Start a new artwork in Procreate, click the “action” icon (the little wrench in the top left toolbar) > add >insert a photo. Choose your reference photo and Procreate will drop it onto your canvas. You can adjust the size to what you want, and then tap the “select” icon (the little cursor in the top left toolbar).
Next, tap the “layers” icon in the top right toolbar (the two squares) to open the “layers” menu. Your photo layer will be highlighted. Tap the “N” and an opacity slider will open. Drag the slider down to around 50%. This will make drawing overtop of it easier to see. Next, create a new layer by tapping the “+”. This will be your quick sketch layer. Tap the two squares again to close the layers menu.
For this portion I like using the “technical pen” brush under “inking” in the brush menu, mostly because I like how the brush responds to different amounts of pressure. Basically, if I push harder the line gets thicker, and vice versa. So cool!
With more practice you’ll find the brushes you like best, it’s just a matter of preference.
Next do a quick, rough trace of the main features of your bottle drawing. You don’t need to take your time here, this is just a convenient way to get your proportions more or less correct.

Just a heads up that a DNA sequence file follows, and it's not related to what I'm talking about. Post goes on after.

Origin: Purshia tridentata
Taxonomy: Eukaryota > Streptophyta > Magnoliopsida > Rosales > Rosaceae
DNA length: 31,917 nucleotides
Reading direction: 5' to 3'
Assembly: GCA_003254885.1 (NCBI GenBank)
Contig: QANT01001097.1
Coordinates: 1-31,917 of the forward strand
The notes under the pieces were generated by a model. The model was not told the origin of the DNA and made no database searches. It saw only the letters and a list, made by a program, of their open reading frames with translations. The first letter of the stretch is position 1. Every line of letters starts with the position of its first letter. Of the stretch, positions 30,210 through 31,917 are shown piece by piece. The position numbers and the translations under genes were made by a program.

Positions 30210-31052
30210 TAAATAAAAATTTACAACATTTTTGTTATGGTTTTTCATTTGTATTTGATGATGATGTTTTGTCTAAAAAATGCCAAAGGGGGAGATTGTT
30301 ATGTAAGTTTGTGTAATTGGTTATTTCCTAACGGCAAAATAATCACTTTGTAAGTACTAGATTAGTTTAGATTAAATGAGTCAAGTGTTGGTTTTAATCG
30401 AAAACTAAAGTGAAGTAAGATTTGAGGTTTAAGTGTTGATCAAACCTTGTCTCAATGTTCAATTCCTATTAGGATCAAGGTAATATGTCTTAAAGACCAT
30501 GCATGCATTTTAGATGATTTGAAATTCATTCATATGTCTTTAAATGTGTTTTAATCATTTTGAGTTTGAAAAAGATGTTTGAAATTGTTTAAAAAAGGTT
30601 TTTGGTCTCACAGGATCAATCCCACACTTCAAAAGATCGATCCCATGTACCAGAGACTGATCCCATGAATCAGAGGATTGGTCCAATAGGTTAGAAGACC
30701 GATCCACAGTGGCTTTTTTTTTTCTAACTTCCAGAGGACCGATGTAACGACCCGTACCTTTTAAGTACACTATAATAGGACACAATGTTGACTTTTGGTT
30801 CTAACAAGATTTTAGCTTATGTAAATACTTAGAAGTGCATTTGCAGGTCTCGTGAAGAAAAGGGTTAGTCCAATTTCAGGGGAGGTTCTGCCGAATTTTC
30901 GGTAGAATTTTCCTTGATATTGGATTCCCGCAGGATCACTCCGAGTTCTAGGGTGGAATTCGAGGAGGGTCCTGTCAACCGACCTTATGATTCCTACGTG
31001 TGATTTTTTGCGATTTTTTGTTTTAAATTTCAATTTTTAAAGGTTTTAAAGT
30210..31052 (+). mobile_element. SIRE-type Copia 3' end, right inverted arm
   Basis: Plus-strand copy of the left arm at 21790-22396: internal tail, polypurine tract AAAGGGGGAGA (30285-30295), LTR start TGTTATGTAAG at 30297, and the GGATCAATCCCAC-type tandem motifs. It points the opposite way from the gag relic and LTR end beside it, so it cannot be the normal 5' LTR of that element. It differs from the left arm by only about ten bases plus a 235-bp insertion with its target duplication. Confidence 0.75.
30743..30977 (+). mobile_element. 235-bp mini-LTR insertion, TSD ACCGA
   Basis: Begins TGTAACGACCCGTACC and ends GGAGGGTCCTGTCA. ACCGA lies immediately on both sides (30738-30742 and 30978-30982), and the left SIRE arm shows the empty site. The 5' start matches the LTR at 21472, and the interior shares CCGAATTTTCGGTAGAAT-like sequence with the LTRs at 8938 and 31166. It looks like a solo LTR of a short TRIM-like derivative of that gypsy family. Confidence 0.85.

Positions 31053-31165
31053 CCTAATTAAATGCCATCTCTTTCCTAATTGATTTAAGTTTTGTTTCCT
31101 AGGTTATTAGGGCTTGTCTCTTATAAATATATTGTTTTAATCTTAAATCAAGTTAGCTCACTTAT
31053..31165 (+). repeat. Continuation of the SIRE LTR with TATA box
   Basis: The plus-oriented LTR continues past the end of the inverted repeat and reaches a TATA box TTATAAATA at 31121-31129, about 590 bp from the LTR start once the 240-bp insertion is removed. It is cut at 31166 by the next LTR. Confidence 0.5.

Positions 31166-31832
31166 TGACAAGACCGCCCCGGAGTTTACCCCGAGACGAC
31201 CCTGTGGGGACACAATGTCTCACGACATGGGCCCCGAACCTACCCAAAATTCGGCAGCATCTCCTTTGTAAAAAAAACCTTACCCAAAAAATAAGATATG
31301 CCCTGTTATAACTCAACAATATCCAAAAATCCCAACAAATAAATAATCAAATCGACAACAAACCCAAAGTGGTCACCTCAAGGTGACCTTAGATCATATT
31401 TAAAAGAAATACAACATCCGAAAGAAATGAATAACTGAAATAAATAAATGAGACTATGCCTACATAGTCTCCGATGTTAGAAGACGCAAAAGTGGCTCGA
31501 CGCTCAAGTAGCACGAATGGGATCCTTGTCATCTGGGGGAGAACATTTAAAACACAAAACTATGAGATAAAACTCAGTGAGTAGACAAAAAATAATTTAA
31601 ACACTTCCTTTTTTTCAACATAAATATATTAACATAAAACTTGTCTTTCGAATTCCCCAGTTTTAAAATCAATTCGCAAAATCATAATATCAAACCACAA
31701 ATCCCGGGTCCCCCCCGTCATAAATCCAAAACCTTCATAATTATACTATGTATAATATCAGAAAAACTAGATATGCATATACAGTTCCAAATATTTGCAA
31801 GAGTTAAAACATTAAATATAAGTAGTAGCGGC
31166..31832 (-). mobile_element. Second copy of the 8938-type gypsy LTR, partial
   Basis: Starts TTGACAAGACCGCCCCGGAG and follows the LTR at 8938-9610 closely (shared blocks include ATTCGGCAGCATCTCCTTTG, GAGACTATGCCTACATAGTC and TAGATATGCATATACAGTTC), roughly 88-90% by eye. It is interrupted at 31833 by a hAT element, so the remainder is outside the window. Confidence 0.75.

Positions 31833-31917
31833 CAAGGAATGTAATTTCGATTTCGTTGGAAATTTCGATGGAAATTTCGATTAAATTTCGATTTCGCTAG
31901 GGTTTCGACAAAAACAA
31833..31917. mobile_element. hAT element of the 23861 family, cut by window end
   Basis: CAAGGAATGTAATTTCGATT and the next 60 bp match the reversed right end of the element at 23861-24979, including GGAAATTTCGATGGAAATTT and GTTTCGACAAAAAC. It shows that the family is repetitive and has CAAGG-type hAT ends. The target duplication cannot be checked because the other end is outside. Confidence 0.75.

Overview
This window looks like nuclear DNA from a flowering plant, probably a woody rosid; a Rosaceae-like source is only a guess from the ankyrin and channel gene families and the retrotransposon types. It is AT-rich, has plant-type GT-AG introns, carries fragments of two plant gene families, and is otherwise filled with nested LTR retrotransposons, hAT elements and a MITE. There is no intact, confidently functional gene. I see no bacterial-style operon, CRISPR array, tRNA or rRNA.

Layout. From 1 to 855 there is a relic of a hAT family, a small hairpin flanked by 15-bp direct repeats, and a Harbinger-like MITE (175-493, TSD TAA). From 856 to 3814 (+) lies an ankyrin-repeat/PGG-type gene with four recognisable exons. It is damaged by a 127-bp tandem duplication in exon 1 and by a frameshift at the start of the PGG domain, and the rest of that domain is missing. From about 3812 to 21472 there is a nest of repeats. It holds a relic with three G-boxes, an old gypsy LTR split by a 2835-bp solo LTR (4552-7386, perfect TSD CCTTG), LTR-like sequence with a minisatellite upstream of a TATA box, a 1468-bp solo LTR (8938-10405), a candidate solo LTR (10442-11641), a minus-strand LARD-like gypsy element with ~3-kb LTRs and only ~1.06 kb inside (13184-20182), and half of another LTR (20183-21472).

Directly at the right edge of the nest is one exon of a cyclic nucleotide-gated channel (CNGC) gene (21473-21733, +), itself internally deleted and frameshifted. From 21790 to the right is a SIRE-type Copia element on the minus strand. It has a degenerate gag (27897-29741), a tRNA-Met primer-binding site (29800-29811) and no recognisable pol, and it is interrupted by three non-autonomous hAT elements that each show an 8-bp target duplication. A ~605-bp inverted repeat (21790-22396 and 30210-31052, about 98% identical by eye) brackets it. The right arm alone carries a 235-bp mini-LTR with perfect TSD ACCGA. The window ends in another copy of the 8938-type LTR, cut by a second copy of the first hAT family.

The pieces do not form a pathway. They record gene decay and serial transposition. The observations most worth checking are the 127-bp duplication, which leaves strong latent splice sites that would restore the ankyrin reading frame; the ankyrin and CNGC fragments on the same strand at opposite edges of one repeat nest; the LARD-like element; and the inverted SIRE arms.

How to Draw a Bottle Step 3: Outlines
Once you have your rough sketch, create a new layer in the layers menu again. This will be the “good copy” layer that you draw overtop of your reference sketch. Before you start, select your rough sketch layer again, and in the same way you reduced the opacity of the photo layer, bring the opacity of the rough layer down to about 30%. At this point, if you’ve used a photo for the trace option, you can also delete your photo layer. Do so by swiping that layer to the left in the layers menu. A delete button will appear.
And now the fun part – drawing!
This is where you can take your time and really get lost in the drawing process. Importantly, make sure you have selected your “good copy” layer in the layers menu. Then, using your rough copy proportions guide and your reference photo, draw your outlines. I like to do all of my outlines in black, but that’s up to you. For this layer don’t worry about any shading or colour, those will be done on another layer.
Remember if ever you want to undo a certain stroke, just tap the screen once with two fingers. You can go back as many strokes as you like this way, Procreate remembers everything!
TIP – If you want your lines to be perfectly straight, just draw your line and then hold the apple pencil down when you are finished. After a moment your line will snap to a straight line that you can move into place. You can do the same thing for circles or curves for a smooth line.
Step 4: Drawing your outlines